The couple in this photo had just faced an unimaginable loss. Do you know who they are?

In 1922, long after the muddy, bloody battlefields of the Somme had dried out, King George V toured the area, visiting the graves of fallen Commonwealth soldiers.

A little north of the village of Amiens, ​at Crouy-sur-Somme, he came across two people doing the same. A husband and wife, grieving parents who had made the long journey from Australia to France where their son lay buried; one of more than 60,000 Australian men killed fighting in World War I.

A photographer captured the encounter; a mother and father in mourning, and a monarch in whose name their boy had fought and died.

As reported by News Corp Australia, the image was published by Australian media at the time, but with no name. The couple’s identity and that of their son remains unknown. And on Remembrance Day, which this year marks a century since the end of the Great War, the Commonwealth War Graves Commission is appealing for help to change that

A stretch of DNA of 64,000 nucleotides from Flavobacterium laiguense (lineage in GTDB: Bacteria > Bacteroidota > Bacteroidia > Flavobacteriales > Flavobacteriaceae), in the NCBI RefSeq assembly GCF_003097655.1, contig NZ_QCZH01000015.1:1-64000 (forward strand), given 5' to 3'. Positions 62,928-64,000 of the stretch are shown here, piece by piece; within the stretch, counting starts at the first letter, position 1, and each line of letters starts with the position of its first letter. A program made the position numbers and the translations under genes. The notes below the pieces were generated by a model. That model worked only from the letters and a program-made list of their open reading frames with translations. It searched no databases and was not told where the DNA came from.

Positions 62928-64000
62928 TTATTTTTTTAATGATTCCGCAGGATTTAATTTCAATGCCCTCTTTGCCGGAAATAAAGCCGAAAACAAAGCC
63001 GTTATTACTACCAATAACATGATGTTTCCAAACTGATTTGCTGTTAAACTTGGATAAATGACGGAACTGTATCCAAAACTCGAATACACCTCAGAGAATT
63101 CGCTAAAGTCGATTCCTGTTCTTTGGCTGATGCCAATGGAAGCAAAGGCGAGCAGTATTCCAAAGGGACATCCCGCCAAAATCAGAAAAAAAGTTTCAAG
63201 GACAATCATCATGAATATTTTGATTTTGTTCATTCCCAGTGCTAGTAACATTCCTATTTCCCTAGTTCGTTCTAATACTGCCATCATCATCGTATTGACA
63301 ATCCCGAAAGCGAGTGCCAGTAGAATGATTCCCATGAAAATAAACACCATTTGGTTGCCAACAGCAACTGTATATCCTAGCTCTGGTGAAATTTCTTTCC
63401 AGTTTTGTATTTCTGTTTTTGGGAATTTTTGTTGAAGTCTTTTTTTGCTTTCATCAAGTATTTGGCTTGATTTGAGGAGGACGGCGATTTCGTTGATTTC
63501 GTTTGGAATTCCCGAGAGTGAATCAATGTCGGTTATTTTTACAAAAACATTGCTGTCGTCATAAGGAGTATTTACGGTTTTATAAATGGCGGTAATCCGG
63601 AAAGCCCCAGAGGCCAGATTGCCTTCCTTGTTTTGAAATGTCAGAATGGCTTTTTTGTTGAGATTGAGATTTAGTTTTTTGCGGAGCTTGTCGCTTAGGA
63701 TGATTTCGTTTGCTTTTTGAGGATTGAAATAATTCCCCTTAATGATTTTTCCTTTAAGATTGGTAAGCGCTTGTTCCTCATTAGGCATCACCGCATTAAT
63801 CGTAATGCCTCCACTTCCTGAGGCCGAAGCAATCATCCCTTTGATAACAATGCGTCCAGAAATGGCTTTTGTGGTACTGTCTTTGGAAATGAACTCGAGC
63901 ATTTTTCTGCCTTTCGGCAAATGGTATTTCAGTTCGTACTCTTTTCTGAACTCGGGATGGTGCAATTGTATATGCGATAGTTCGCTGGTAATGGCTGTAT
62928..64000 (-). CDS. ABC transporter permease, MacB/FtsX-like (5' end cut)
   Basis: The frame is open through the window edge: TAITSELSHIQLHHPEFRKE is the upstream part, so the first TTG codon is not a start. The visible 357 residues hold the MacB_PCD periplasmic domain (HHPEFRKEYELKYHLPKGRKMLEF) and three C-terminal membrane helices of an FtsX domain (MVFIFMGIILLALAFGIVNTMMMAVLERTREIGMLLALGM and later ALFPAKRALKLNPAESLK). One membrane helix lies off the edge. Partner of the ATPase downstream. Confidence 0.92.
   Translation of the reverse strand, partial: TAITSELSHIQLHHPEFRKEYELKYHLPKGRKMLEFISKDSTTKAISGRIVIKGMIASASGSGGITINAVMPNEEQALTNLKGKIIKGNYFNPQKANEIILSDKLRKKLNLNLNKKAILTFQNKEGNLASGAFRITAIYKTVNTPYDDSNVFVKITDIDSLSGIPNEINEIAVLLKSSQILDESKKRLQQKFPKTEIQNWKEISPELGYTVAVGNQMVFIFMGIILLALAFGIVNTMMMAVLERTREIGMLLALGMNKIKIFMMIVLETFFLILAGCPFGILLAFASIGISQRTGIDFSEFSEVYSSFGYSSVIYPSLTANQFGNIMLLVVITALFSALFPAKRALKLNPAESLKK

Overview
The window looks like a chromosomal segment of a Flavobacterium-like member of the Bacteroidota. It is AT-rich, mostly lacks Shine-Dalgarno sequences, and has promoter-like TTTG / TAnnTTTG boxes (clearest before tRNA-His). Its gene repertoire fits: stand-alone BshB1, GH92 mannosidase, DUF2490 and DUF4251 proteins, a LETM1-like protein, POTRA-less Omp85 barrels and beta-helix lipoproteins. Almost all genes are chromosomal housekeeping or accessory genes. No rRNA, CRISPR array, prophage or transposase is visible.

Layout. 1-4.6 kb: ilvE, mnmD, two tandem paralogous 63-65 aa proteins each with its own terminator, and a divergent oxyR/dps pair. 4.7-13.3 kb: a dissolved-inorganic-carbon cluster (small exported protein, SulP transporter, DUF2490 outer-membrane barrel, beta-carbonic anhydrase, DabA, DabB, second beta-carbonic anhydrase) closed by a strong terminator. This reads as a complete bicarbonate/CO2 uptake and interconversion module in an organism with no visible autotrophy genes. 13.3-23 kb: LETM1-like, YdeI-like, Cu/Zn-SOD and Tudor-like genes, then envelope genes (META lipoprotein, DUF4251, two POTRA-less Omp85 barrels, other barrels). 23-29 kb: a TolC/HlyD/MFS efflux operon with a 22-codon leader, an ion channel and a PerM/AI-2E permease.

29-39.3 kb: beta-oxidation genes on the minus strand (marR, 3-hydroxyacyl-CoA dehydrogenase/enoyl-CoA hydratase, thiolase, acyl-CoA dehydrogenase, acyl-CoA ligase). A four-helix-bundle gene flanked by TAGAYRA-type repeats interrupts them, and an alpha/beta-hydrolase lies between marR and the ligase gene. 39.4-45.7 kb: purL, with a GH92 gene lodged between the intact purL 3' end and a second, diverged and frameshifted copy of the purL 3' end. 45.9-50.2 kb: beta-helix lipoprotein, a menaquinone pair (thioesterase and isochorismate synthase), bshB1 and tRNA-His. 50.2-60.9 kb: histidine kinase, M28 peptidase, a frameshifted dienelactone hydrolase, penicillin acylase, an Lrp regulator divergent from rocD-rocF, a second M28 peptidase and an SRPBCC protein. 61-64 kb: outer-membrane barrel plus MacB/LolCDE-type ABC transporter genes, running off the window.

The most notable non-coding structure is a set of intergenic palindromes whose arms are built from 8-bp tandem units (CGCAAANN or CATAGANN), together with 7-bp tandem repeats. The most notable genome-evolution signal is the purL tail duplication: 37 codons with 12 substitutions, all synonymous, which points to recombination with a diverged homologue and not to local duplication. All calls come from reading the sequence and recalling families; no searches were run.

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“Unfortunately we do not have the names of the couple, that’s been lost to time but the looks on their faces talking to the king about their son, it’s quite a powerful image,” AWGC spokesperson Chris Anderson told News Corp.

The photograph is part of a stunning online exhibition launched by the CWGC, capturing how the organisation helped acknowledge “the shared grief of an empire”. Titled ‘Shaping Our Sorrow‘, it features several images of King George V’s week-long tour of war graves in France and Belgium, known as ‘The King’s Pilgrimage’.

It was, according to legendary Australian war correspondent Sir Frank Fox, the “King’s wish that he should go as a private pilgrim, with no trappings of state nor pomp of ceremony.”

On the tour, another war-bereaved father – poet Rudyard Kipling, then a literary advisor to the War Graves Commission, wrote:

“And there was grass and the living trees,
And the flowers of the spring,
And there lay gentlemen from out of all the seas
That ever called him King.
‘Twixt Nieuport sands and the eastward lands where the Four Red Rivers spring,
Five hundred thousand gentlemen of those that served their King.”

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